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Warwick McKibbin tells it straight

RBA director Warwick McKibbin has a reputation for speaking his mind on key economic matters. It appears he is at it again, and it is worth considering his informed views on some global and local matters.

Here are my favourite points from the linked article.

Referring to the most recent global economic crisis as a mere ''blip'', he said the coming crisis could undo the mining boom and bring on inflation of the kind not seen since the 1970s.

The response globally to the financial crisis was mostly to kick the can down the road.  At some point this must stop, and the longer it goes on, the worse the resolution must be.

Joking that he could not talk about Australian interest rates, which were in any event ''always appropriate'', the Reserve Bank board member warned that the inflation would spread worldwide.

I would say that Australia has been severely buffered from global inflation by our exchange rate.  Who knows how long this can last.  My suspicion is that if interest rates go up to fight inflation, our local economy will flounder and we will end up having to drop interest rates severely and get our share of inflation anyway.  

Australia needed a sovereign wealth fund to store mining income while it lasted, ideally stored in a separate account for each taxpayer so the government could not raid it.

Of course I agree about using the tax revenues raised from the mining investment boom to save for our future.  The idea about giving each taxpayer an account seems particularly interesting.  I haven't put much thought into it but at first glance like the idea.

The $50 billion national broadband network epitomised the sort of waste Australia could not afford. ''I would say to any politician who thinks that spending is worthwhile, take your salary as shares in NBNCo. If you think it's a good investment, you'll be ahead,'' he said.

While I think the idea is great, the positive externalities generated by the NBN should factor into the equation, yet these can't be captured by revenue from broadband access.  But in general I like the idea. 

7 comments:

  1. "Australia needed a sovereign wealth fund to store mining income while it lasted, ideally stored in a separate account for each taxpayer so the government could not raid it."

    dam straight ... and also curb immigration so we're not watering it down and squandering it on more expansion.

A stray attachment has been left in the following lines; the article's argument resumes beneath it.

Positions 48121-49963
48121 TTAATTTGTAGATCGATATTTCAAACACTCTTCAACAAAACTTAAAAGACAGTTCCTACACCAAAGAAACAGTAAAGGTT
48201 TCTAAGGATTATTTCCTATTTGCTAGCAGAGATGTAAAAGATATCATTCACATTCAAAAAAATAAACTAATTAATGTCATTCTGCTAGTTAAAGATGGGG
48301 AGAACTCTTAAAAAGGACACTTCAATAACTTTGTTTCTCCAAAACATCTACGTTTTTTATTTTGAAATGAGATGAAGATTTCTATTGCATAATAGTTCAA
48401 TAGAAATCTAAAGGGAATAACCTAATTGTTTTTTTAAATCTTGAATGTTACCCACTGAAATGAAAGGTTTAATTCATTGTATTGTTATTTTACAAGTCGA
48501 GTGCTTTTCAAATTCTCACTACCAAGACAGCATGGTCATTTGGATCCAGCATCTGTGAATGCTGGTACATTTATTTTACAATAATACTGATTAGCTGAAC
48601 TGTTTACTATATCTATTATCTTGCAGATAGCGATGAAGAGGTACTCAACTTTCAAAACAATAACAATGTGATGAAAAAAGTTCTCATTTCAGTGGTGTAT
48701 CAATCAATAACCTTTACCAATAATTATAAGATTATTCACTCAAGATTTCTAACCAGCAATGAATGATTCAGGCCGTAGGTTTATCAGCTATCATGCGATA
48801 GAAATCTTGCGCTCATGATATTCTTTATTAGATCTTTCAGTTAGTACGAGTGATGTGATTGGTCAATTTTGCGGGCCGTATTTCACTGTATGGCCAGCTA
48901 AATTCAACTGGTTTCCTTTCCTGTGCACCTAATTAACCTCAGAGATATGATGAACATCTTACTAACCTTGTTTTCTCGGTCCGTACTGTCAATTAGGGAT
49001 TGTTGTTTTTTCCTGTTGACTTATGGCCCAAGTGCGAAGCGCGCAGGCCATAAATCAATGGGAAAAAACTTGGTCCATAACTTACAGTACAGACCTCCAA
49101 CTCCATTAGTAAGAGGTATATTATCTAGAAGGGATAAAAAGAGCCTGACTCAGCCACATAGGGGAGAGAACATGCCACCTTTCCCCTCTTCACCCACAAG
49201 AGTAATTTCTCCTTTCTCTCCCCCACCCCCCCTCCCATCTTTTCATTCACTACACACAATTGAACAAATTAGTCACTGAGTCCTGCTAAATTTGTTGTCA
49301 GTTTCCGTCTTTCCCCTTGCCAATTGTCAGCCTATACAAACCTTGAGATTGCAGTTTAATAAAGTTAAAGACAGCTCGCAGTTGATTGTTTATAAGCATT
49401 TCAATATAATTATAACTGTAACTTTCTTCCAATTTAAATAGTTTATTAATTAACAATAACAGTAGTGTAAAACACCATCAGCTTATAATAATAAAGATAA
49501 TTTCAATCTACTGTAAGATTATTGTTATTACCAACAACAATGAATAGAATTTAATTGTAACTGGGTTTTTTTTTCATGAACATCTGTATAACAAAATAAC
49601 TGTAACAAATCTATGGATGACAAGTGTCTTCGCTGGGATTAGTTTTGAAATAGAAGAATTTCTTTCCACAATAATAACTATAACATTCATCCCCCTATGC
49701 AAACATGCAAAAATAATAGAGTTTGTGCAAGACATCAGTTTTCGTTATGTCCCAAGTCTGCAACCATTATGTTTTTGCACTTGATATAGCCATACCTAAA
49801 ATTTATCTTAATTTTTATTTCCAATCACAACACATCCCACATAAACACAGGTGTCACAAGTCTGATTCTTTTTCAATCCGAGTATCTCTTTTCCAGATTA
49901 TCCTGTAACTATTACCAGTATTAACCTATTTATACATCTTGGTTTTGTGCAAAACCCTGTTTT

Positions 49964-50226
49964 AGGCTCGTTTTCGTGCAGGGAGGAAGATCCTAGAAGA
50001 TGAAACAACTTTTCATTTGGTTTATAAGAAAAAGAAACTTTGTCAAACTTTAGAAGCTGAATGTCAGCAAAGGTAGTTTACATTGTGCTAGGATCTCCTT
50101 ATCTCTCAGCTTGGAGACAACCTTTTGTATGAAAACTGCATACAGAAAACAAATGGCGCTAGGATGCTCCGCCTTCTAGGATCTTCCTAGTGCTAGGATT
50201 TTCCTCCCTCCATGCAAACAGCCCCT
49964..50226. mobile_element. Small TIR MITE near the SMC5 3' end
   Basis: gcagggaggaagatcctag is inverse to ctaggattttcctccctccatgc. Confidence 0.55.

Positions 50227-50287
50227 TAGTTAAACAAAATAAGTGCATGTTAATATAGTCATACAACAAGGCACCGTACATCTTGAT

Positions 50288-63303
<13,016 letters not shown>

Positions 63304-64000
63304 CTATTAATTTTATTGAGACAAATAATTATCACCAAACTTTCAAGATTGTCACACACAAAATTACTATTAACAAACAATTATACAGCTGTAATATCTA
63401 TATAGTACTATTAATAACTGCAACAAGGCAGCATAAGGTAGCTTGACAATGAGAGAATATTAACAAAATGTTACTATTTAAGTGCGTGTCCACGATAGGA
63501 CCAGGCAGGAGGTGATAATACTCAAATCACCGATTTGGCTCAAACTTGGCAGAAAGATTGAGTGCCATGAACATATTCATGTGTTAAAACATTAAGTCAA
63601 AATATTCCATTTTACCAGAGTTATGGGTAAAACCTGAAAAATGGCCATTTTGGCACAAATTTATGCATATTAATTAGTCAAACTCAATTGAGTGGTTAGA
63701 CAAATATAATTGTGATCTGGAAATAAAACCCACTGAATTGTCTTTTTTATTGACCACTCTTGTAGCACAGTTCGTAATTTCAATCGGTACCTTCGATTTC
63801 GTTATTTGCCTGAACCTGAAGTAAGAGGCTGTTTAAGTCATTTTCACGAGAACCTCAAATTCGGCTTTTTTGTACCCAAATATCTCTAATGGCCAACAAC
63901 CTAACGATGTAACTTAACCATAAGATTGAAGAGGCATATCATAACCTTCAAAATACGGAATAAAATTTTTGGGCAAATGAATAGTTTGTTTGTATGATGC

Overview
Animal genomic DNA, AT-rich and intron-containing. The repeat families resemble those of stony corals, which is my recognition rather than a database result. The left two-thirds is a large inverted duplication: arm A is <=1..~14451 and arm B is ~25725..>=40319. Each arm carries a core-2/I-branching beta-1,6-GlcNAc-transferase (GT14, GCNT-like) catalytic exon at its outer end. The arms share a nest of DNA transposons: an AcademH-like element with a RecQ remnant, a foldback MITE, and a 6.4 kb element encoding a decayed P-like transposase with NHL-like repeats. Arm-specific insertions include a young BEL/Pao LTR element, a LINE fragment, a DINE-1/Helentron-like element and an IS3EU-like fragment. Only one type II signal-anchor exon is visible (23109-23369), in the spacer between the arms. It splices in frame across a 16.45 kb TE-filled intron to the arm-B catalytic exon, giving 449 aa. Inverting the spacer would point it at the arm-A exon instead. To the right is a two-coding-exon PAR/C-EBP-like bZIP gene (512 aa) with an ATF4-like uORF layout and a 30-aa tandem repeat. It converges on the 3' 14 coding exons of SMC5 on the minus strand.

something easily forgotten is that infrastructure wears out, so the more you have the more you have to maintain.

    ask anyone who's bought 3 cars while they were wealthy how that pans out over time

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  2. "Australia needed a sovereign wealth fund to store mining income while it lasted, ideally stored in a separate account for each taxpayer so the government could not raid it."

    If the government can't raid it, doesn't that mean it's not a sovereign fund any more?
    And what's the difference between that and, say, tax cuts?
    And, isn't that inviting inflation by directly increasing the money supply?

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  3. "Australia needed a sovereign wealth fund to store mining income while it lasted, ideally stored in a separate account for each taxpayer so the government could not raid it."

    Whilst I am 100% behind the SWF push, I'm not convinced by this "separate account" idea... Whilst I agree that we need mechanisms to keep pollies hands off the money, it should be future generations that benefit from a SWF and, for the life of me, I can't work out how you could legitimately establish individual accounts in the names of those who are presently unborn?!

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  4. Fair points cjd and Sam. At first glance the idea of keeping the fund away from the political cycle seems ideal, but you are right that in effect it is akin to, say a tax cut, or more specifically (if one can't access the funds for some time), boosted superannuation.

    The fact that many of the citizens such a fund is intended to benefit are not yet born, or have not yet migrated here, does seem to discredit the individual account idea.

    Nevertheless, it is good to see people in high places thinking properly about the incentives at play.

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  5. I'm not convinced about the SWF idea anyway. that just means the government will be competing for the same investment opportunities as the rest of us, thereby distorting the market.

    Anyway, it's nonsense for a government to save the money it creates under monopoly conditions.

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  6. CJD, there is a strong argument the best things governments can do in order to 'save' for the future is to not save. Spend now and and in the future you will have a greater stock of capital. Seems simple enough.
    One other reason for a SWF to to get money out of the country to keep a lid on the currency. Perhaps that's a legitimate reason, though I'm not 100% convinced on how effective it would be in that regard, or whether is is really a great idea.
    My gut feeling is that there are other ways to 'keep some balance' in the economy. But I will need to put more thought into it.

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  7. Wow excellent post ever seen. really its informative.

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